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President Obama & The New York Times: Big Winners In Klout’s New Scoring System
Is Barack Obama the most influential person on earth?
What about The New York Times — is it the most influential brand in the world?
I’m not going to debate those questions one way or another, but President Obama and the Times are the two big winners after Klout changed its influence-scoring algorithm this week. That’s according to Fan Page List, the site that tracks brand and celebrity performance on social media sites.
Klout Celebrity Scores (via Fan Page List)
Fan Page List shows Barack Obama in the number one spot today on its Klout celebrities list with a score of 98.8. Political observers may be interested to know that U.S. presidential candidate Mitt Romney only gained one point in Klout’s new scoring; he’s 19th overall with a 90.2, after scoring an 89 before the change.
The rest of the top five are music stars and movie critic Roger Ebert.
Prior to Klout’s scoring overhaul, two individuals had perfect 100 scores: singers Justin Bieber and Niall Horan (of One Direction; I only know that because I have a 10- and 14-year-old at home). Bieber now ranks 8th with a Klout score of 91.8, while Horan doesn’t appear in the top 20.
Fan Page List says the biggest individual gainer is Arizona Cardinals football player Kerry Rhodes, who went from scores of 12 to 66 (even though he’s only tweeted once).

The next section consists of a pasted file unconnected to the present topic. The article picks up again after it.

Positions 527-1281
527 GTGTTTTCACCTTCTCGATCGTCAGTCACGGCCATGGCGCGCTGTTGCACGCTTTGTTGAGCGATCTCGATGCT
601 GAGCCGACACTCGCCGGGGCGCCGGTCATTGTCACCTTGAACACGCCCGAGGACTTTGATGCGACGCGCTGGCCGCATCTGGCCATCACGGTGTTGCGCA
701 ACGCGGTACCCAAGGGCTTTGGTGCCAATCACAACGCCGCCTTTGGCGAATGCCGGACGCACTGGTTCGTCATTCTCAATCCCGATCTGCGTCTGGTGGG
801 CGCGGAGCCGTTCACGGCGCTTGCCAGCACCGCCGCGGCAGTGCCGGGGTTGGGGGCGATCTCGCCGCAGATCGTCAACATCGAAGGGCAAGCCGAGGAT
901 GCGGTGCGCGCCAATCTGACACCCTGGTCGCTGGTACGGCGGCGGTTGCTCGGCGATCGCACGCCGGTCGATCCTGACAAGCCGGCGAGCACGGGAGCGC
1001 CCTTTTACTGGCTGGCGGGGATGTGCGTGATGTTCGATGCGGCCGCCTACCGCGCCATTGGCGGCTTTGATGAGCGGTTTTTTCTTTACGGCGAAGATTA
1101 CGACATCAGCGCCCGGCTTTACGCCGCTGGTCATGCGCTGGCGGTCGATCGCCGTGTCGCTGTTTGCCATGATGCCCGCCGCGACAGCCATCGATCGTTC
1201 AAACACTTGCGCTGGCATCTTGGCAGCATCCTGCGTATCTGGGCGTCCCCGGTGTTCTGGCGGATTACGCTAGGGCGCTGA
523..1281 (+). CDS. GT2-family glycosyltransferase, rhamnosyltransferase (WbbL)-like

Klout Brand Scores (via Fan Page List)
Meanwhile, on the business/brand side, the New York Times sits atop Fan Page List’s influential Klout brands list with a score of 98.5. Prior to this week’s changes, the Times had a Klout score of 85. The previous top-scoring brand on Klout was YouTube, which had a perfect 100 score.
The biggest gainer among brands is Juicy Couture, which saw its Klout score change from 10 to 81.
Missing from the top five I’ve shown above are both Google and Facebook. They’re at 8th and 9th, respectively. Fan Page List says that Google’s score rose from 83 to 95 and Facebook’s rose from 81 to 94. Pitchfork, the independent music web site, has a higher Klout score than both and is the number seven brand.
One of Klout’s goals with its scoring overhaul was to better bring “real-world influence” into the mix. It would be hard for anyone to argue that Pitchfork has more influence than Google or Facebook, but when President Obama replaces Justin Bieber as Klout’s most-influential individual, it seems that the new scoring system is a step in the right direction. (Okay, so maybe I did just debate the original question a little bit.)